"It may be better to have loved and lost..."   ~  Georgie Pillson was positively morose, having just been informed by Lucia that she had sold "The Hurst" to her tenant Adele Brixton and would be remaining in Tilling. This was too appalling to contemplate since it meant that his peerless parlourmaid Foljambe would be remaining with Cadman, Lucia's chauffeur and he would lose her invaluable services.   
Depressed, he considered his options.Though he had lain wake shuddering at the thought that perhaps Lucia expected him to marry her, he felt he would almost sooner have done that than lose her altogether. He thought, "It may be better to have loved and lost than never to have loved at all but it's very poor work not having loved and also to have lost..."  

His mood was lifted when he opened a letter from his summer tenant in Riseholme, Colonel Cresswell offering to buy his house, thus enabling him to move to Tilling and, most importantly for his own comfort, to retain the estimable Foljambe.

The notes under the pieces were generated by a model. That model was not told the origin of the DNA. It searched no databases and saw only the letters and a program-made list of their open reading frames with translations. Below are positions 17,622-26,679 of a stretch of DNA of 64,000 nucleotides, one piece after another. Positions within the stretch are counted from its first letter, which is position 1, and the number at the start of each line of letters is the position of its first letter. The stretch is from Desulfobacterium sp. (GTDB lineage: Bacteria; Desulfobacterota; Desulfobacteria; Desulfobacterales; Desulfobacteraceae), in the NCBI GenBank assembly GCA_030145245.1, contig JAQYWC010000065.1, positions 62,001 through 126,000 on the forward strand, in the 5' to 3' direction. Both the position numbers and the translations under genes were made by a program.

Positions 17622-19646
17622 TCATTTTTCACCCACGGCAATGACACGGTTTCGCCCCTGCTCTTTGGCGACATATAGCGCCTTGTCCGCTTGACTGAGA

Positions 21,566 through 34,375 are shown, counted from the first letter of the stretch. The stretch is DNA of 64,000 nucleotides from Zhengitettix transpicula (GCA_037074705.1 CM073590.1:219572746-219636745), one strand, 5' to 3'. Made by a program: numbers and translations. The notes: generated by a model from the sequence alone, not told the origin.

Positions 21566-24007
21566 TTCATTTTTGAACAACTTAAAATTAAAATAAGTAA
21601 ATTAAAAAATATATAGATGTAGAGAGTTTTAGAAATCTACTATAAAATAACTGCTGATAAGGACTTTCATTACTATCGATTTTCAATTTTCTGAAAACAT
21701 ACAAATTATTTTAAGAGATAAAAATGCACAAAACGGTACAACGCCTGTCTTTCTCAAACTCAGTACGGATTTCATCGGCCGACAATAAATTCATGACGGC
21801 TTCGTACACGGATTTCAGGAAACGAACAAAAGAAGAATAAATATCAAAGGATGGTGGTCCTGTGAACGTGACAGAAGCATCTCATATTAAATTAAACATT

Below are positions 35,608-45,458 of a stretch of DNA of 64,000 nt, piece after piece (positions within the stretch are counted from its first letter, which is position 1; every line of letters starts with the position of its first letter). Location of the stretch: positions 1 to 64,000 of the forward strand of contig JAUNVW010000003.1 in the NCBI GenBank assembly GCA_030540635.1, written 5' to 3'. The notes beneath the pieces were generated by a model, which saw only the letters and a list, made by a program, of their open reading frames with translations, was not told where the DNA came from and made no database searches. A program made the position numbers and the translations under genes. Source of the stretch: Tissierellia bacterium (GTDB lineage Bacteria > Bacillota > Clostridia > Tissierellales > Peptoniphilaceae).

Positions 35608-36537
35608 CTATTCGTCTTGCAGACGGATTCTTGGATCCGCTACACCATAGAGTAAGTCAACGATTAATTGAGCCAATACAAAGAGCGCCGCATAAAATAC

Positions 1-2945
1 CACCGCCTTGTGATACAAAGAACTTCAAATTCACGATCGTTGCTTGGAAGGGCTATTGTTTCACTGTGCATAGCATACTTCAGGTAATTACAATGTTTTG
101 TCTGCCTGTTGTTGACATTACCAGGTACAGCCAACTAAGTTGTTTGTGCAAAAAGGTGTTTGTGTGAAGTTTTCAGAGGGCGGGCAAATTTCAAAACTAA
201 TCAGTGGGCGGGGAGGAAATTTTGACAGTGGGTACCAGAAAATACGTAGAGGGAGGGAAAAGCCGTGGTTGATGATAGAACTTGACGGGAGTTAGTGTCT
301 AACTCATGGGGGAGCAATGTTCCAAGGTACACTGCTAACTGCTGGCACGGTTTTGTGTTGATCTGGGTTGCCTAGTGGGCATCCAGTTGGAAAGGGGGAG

Like many men of his generation, Benson was very familiar with the works of Alfred, Lord Tennyson and perhaps above all with,  "In Memoriam A.H.H.", an accomplished lyrical work completed in about 1849, which was a requiem for the poet's Cambridge friend Arthur Henry Hallam, who died suddenly of  a cerebral haemorrhage in Vienna in 1833. The words paraphrased by Georgie come in Canto 27:    
"I hold it true, whate'er befall;
I feel it, when I sorrow most;
Tis better to have loved and lost
Than never to have loved at all."        
See Tennyson,   "Maud", "And may there be no sadness of farewell, when I embark" and "Long unlovely streets."